We want to make sure we have access to top talent. But it's not the best use of money to pay the best agencies to do execution-only stuff.
Horses for courses
Betfair Marketing Director, Nick Thomas, hopes its hybrid approach is going to deliver the best of both worlds for the firm, which in Australia employs about 120 people and is owned by James Packer’s Crown Resorts.
“All of our media and creative has been done internally for the last couple of years,” says Thomas. “We’ve only had a couple of people doing our digital media buying, but we quickly saw a three-to-five fold improvement in digital media buying effectiveness when that was brought internally.”
Under its new model, Betfair will also work periodically with indie media shop Speed as well as Bear Meets Eagle On Fire on its new customer and brand strategy.
“I’m a huge believer in the hybrid model," says Thomas. "We want to make sure we have access to some of the best talent for those disproportionate moments of importance.
“But I don’t think it makes sense for us to ask that talent to do the versioning and owned media integration. It's not the best use of our money, frankly, to be paying the best agencies to do smaller, execution-only stuff, which is why we will have an internal agency working with external talent.”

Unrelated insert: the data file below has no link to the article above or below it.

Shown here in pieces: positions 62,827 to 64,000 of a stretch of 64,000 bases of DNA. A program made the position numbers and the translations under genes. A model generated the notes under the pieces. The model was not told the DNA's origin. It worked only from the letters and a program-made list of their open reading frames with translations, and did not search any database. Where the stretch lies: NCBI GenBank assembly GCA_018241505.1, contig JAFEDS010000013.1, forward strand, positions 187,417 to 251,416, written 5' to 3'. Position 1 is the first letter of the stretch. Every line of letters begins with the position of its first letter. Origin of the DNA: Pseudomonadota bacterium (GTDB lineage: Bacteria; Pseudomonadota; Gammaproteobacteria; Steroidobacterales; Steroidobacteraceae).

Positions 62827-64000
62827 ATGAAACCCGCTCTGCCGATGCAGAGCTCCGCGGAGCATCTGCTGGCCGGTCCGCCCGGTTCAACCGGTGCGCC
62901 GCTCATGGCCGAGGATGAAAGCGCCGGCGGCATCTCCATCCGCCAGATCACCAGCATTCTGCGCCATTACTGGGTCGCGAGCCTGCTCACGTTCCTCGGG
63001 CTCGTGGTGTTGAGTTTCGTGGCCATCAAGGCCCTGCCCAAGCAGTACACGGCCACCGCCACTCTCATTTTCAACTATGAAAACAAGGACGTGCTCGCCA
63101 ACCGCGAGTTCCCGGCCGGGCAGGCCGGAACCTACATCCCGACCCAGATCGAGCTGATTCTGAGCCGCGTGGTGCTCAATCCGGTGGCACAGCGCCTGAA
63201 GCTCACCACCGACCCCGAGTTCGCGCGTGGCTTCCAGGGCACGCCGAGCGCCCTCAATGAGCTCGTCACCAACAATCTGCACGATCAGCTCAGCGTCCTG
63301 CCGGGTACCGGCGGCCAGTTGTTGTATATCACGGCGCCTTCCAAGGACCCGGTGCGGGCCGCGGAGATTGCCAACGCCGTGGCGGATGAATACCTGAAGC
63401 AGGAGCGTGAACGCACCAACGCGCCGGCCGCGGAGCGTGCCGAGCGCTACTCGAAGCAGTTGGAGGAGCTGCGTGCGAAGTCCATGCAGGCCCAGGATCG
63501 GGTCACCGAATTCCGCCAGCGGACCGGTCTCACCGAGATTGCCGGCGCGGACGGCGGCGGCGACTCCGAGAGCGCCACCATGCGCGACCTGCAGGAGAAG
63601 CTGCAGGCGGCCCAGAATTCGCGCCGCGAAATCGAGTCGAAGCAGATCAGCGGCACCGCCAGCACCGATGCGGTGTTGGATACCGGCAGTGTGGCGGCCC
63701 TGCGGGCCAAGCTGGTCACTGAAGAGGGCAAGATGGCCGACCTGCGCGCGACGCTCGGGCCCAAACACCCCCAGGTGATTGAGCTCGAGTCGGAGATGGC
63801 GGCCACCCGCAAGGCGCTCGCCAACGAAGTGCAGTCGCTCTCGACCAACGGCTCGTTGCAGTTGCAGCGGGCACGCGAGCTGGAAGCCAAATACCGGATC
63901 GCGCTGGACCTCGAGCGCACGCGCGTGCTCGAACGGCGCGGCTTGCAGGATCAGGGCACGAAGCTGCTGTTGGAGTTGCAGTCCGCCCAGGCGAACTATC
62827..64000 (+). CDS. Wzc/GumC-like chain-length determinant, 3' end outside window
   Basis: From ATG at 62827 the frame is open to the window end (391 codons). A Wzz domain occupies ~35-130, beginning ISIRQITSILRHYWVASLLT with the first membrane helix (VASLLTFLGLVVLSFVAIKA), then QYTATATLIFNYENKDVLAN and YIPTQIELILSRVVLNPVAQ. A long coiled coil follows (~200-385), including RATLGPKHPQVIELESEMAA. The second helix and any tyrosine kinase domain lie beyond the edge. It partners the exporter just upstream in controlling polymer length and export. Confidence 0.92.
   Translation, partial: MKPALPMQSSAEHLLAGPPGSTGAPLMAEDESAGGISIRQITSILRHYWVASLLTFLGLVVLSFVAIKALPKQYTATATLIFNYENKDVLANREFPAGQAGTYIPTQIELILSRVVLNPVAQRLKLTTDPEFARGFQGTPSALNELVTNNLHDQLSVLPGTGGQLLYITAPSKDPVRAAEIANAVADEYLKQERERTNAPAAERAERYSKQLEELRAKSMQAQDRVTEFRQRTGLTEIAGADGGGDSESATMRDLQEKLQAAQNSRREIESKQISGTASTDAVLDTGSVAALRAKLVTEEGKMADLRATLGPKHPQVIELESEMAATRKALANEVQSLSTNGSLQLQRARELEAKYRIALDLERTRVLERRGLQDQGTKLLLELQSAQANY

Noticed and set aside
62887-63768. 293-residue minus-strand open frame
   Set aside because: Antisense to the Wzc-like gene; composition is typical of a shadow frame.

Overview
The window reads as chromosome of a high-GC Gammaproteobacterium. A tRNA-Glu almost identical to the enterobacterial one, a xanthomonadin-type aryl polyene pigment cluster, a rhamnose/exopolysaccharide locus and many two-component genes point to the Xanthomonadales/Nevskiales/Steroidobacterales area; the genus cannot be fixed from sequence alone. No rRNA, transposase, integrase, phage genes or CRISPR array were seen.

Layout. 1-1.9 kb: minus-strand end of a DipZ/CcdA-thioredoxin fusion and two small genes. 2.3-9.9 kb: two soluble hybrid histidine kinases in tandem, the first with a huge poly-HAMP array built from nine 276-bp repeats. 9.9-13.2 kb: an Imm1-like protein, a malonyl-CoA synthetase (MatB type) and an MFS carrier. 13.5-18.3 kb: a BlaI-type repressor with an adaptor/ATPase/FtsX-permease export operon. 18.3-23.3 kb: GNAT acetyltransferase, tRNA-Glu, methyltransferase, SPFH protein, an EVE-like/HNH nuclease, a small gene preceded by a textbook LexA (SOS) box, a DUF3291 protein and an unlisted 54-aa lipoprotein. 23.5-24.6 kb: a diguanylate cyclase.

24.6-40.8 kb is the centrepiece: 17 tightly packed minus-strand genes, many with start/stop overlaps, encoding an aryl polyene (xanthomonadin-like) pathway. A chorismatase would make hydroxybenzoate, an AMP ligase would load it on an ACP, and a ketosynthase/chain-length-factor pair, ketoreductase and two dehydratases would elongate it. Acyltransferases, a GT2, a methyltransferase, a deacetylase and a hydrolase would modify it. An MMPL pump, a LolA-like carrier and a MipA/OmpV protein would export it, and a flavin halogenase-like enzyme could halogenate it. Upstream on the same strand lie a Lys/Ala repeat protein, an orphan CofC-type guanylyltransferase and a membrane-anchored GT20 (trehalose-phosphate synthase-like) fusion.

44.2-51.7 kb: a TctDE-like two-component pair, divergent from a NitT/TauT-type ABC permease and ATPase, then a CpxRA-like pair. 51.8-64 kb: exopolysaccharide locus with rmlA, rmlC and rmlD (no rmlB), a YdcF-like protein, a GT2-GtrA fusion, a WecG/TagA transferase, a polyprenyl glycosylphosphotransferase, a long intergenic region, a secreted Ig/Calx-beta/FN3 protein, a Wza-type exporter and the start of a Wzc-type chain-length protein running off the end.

Speed will handle broadcast buys when required, with Betfair handling digital media internally.
“Speed will get access to better rates than us, and they have more capability. Plus we're very calendar driven – wagering is predominantly linked to the sporting calendar – so we have these big moments when we need to be more visible."
As for the rest of the time, he states that the firm is not “spending double digits of millions a month on broadcast media, so we don’t need to have all of that capability internally," adding, "but we do need access to it."
Clients have a big problem. They've got to create better content faster, smarter. Legacy models can't solve that problem, so change is needed.